Surprisingly, not only the level of dopamine in the striatum was increased, but also the number of dopaminergic neurons in the Substantia Nigra. We observed that TAAR5-KO mice have an increased number of Tyrosine Hydroxylase-positive neurons in the Substantia Nigra pars compacta and pars lateralis (Efimova et al., 2021). Furthermore, TAAR5-KO mice have an increased level of glial derived neurotrophic factor (GDNF) in the striatum (Efimova et al., 2021). Neurotrophic factors, such as GDNF, are the proteins required for differentiation and survival of neurons during development, as well as maintenance of the adult nervous system. GDNF is known to be particularly important for dopaminergic neuron functioning. In embryonic midbrain cell cultures, GDNF promotes the survival and morphological differentiation of dopaminergic neurons while administration of GDNF into the adult rats Substantia Nigra could stimulate dopaminergic neuronal function (Barker et al., 2020). Taken together, these data suggest the increased dopamine neuron proliferation either during development or in adult TAAR5-KO mice. One highly debated possibility suggests that adult neurogenesis of the dopamine neurons might occur at potentially neurogenic zone surrounding the 3rd ventricle (Jurkowski et al., 2020). It is well established that adult neurogenesis in mammals occurs primarily in two areas: the subventricular zone (SVZ), which is located in the walls of the lateral ventricles of the brain and connected through the rostral migration stream with an olfactory bulb, and the subgranular zone (SGZ) of the dentate gyrus of the hippocampus, that is mostly involved in memory formation. However, the recent evidence suggests that adult neurogenesis can also occur in other potentially neurogenic zones such as the striatum, the hypothalamus, the neocortex, and the areas surrounding the 3rd ventricle (Jurkowski et al., 2020). Importantly, LacZ staining showed that TAAR5 is expressed in areas canonical for adult neurogenesis, SVZ, and SGZ, but also in areas surrounding the 3rd ventricle. Some LacZ/TAAR5-positive cells were found also along blood vessels, known to be involved in the migration of proliferating neurons. These observations prompted us to evaluate adult neurogenesis events in these areas directly. Analysis of doublecortin-positive (neuroblast-like) and PCNA-positive (proliferating) cells showed that TAAR5-KO mice have an increased number of neuroblastoid and proliferating cells in the SVZ and SGZ zones. At the same time, no doublecortin- or PCNA-positive cells were found in the area surrounding the 3rd ventricle in wild type or TAAR5-KO mice precluding us from making any conclusion on the status of neurogenesis in this area (Efimova et al., 2021). Further detailed studies with additional markers are needed to explain the mechanism of increase of the number of dopaminergic cells in TAAR5-KO mice. It would be important also to test the hypothesis if TAARs located in areas surrounding ventricles, as observed with TAAR5, may act as intra-brain “olfactory” sensors to detect trace amines in the cerebrospinal fluid thereby transmitting these signals of tissue damage from the cerebrospinal fluid to the neuronal tissue to regulate neurogenesis and related processes (Efimova et al., 2021).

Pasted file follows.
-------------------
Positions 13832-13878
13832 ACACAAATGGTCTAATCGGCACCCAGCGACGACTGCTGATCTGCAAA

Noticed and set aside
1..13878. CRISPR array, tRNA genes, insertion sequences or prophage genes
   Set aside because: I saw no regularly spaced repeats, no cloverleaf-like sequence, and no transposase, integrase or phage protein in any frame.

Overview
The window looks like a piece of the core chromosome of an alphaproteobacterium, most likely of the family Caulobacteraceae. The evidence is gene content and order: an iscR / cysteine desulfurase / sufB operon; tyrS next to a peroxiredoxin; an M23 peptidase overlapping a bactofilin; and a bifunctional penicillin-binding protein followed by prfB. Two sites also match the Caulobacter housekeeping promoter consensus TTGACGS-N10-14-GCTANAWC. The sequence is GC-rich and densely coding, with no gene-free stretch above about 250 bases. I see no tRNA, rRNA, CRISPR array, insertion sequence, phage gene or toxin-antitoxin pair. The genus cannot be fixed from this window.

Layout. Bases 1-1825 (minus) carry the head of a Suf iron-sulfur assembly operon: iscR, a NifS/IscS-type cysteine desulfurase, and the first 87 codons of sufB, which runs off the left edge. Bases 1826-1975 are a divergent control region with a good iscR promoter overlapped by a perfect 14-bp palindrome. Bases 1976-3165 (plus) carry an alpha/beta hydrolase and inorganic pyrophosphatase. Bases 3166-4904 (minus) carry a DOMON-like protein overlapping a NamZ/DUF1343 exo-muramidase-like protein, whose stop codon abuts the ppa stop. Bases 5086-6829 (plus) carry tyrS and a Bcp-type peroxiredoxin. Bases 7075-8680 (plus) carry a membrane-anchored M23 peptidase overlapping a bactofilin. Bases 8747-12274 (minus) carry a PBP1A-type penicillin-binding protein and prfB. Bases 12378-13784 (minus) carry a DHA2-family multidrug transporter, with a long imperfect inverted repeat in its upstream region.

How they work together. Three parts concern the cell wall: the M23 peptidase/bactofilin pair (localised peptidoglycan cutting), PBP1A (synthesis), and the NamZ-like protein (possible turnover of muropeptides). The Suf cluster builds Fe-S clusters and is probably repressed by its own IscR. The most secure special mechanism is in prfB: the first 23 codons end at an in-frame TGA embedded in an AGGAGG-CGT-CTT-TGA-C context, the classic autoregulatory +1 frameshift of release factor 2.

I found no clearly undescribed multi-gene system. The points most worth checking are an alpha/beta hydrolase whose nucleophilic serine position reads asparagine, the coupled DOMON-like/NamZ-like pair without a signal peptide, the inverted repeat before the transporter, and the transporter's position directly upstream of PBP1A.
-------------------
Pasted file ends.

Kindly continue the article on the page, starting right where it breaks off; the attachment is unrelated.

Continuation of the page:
Thus, “olfactory” TAAR5-mediated brain circuitry may represent a new type of monoamine neurotransmitter system that is involved in the transmission of innate odors into emotional responses and adult neurogenesis. Interestingly, a neurogenic theory of depression postulates impaired adult neurogenesis in the dentate gyrus as a trigger of the depression-like state, and that restoration of the neurogenesis by antidepressants may lead to recovery (Jacobs et al., 2000). Furthermore, in a rodent model of depression-like states a pronounced olfactory deficit accompanied by impairment of adult neurogenesis has been observed (Siopi et al., 2016). Thus, TAARs may play a key role in the junction that connects trace amines, emotional behavior (and, in particular, mood disorders), and adult neurogenesis. As many of the aspects of TAAR5 receptor functions and mechanisms of actions is yet to be determined, it is clear now, that it should not be considered as only an olfactory receptor, but also as a neuronal receptor involved in the regulation of brain neurochemistry, adult neurogenesis and emotional behavior. The olfaction and patterns of adult neurogenesis in the SVZ and SGZ are different between humans and rodents. It has been reported that TAAR5 is expressed in olfactory sensory neurons and amygdala in humans (discussed in Espinoza et al., 2020). Whether similar to mouse patterns of TAAR5 expression occur in other human brain areas (particularly limbic and neurogenic structures) requires further detailed studies. Nevertheless, one can propose that selective antagonists of TAAR5 may in the future become principally new psychotropic medications and expand options of pharmacotherapy of depression, anxiety, and/or neurodegenerative disorders such as Parkinson’s Disorder (Espinoza et al., 2020; Efimova et al., 2021). Finally, it would be important to explore if other TAARs will be acting as TAAR5 by being expressed in limbic brain areas and involved in the regulation of emotional behaviors and adult neurogenesis. However, we expect that since different TAARs are known to be activated by a selective set of products of amino acid decarboxylation (Gainetdinov et al., 2018) and project to discrete glomeruli (Liberles, 2015), their involvement in these processes will be likely variable. In fact, in preliminary studies in TAAR2-KO mice we did observe a similar, but not identical, pattern of brain TAAR2 expression in limbic areas as well as alterations in monoamine levels, emotional behaviors and adult neurogenesis (Kuvarzin et al., 2020). These studies eventually could provide the foundation of new pharmacological strategies based on targeting TAARs in general, that may represent a novel multifaceted approach for the treatment of a variety of psychiatric and neurodegenerative disorders.
The present work was supported by Russian Science Foundation grant 19-75-30008 (to RRG).